Antibiotic resistance

S. epidermidis strains are often resistant to antibiotics, including rifamycin, fluoroquinolones, gentamicin, tetracycline, clindamycin, and sulfonamides.[18] Methicillin resistance is particularly widespread, with 75-90% of hospital isolates resistance to methicillin.[18] Resistant organisms are most commonly found in the intestine, but organisms living on the skin can also become resistant due to routine exposure to antibiotics secreted in sweat.[citation needed]

Acne vulgaris

Preliminary research also indicates S. epidermidis is universally found inside affected acne vulgaris pores, where Cutibacterium acnes is normally the sole resident.[20]

Staphylococcus epidermidis in the normal skin is nonpathogenic. But in abnormal lesions, it becomes pathogenic, likely in acne vulgaris. Staphylococcus epidermidis enters the sebaceous gland (colonized by Propionibacterium acnes, the main bacterium that causes acne vulgaris) and damages the hair follicles by producing lipolytic enzymes that change the sebum from fraction to dense (thick) form leading to inflammatory effect.[21]

Moreover, S. epidermidis biofilm formation by releasing the exopolysaccharide intercellular adhesion (PIA) provides the susceptible anaerobic environment to P. acnes colonisation and protects it from the innate human immunity molecules.[22]

Both P. acnes and S. epidermidis can interact to protect the host skin health from pathogens colonisation. But in the case of competition, they use the same carbon source (i.e. glycerol) to produce short chain fatty acids which act as antibacterial agent against each other. Also, S. epidermidis helps in skin homeostasis and reduces the P. acnes pathogenic inflammation by decreasing the TLR2 protein production that induces the skin inflammation.[23]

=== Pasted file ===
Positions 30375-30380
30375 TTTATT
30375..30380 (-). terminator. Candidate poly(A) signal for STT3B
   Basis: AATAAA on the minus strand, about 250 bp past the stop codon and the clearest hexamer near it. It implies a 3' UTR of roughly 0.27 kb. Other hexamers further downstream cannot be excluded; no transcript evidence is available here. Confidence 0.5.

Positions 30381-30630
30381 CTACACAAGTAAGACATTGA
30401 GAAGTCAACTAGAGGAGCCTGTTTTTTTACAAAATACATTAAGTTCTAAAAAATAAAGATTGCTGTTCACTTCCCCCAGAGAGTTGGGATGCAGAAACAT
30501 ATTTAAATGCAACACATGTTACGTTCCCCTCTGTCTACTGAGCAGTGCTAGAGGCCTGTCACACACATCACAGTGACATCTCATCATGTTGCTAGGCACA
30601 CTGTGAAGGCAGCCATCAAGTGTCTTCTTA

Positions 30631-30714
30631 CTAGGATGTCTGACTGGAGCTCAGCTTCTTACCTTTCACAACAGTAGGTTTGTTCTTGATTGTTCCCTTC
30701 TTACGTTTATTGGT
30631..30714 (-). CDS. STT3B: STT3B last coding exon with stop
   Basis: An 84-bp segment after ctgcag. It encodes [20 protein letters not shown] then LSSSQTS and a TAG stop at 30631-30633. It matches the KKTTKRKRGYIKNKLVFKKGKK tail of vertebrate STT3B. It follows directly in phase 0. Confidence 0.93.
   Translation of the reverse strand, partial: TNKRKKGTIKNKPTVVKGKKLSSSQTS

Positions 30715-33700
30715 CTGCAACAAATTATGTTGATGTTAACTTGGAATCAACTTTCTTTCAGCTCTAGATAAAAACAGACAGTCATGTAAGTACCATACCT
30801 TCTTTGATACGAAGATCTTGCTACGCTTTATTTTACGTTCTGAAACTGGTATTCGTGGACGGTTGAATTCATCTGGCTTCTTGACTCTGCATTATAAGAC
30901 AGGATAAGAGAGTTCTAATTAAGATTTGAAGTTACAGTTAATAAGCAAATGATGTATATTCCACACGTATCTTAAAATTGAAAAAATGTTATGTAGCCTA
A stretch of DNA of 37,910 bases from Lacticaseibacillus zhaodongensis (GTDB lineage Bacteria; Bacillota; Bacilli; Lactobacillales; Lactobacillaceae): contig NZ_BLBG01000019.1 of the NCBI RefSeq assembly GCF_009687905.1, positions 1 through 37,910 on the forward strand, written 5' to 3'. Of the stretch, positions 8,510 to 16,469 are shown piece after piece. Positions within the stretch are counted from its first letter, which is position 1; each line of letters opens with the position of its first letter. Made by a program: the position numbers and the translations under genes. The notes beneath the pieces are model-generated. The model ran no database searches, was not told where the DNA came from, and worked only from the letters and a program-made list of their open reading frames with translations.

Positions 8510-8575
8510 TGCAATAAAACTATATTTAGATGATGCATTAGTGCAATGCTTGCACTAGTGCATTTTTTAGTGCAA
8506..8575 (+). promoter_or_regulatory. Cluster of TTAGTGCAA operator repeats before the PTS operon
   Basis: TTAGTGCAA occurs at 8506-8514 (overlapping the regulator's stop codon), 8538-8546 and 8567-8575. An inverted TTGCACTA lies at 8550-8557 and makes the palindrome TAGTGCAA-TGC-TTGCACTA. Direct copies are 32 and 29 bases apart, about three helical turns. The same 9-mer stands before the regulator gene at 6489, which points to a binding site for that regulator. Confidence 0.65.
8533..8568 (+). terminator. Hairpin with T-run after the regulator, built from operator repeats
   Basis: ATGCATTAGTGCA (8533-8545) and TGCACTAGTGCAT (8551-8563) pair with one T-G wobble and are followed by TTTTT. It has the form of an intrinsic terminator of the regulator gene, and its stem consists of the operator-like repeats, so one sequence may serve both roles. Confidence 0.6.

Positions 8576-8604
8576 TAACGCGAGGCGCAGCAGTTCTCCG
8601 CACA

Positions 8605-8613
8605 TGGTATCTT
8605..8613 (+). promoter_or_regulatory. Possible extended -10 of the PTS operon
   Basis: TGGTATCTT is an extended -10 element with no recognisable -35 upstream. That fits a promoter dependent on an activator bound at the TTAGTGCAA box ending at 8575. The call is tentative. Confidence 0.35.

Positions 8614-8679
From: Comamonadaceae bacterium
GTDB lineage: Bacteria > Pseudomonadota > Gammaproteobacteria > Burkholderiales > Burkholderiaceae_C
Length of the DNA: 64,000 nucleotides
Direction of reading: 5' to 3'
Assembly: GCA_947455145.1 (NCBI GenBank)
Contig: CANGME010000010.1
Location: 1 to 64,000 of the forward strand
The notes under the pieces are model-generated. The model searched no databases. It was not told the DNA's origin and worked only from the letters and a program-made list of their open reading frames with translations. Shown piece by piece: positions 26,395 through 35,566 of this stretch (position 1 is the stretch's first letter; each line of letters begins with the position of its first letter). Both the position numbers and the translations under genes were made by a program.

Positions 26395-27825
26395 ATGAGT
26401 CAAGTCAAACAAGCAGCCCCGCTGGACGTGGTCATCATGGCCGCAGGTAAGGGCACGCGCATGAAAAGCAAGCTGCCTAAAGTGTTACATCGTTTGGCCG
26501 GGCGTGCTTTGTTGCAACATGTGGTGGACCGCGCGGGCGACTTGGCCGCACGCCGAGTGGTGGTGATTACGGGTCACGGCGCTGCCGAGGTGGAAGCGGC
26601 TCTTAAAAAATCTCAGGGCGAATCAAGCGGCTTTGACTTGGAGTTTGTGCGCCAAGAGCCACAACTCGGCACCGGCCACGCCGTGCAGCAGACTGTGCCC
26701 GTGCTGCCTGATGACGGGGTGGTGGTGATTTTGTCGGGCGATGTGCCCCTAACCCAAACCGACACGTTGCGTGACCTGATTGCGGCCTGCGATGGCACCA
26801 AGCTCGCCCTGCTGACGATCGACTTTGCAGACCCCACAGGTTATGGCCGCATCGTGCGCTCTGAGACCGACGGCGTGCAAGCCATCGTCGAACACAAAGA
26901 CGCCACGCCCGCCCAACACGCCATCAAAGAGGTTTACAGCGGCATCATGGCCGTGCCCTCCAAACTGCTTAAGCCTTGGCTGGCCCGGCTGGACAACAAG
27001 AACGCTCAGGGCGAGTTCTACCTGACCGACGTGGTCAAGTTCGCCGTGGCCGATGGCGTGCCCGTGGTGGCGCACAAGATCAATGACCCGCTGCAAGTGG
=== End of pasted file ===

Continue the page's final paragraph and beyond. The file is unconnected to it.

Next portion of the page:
See also

Notes and references

  1. ^ Schleifer, K. H.; Kloos, W. E. (1 January 1975). "Isolation and Characterization of Staphylococci from Human Skin I. Amended Descriptions of Staphylococcus epidermidis and Staphylococcus saprophyticus and Descriptions of Three New Species: Staphylococcus cohnii, Staphylococcus haemolyticus, and Staphylococcus xylosus". International Journal of Systematic Bacteriology. 25 (1): 50–61. doi:10.1099/00207713-25-1-50.
  2. ^ Fey, Paul D; Olson, Michael E (June 2010). "Current concepts in biofilm formation of". Future Microbiology. 5 (6): 917–933. doi:10.2217/fmb.10.56. PMC 2903046. PMID 20521936.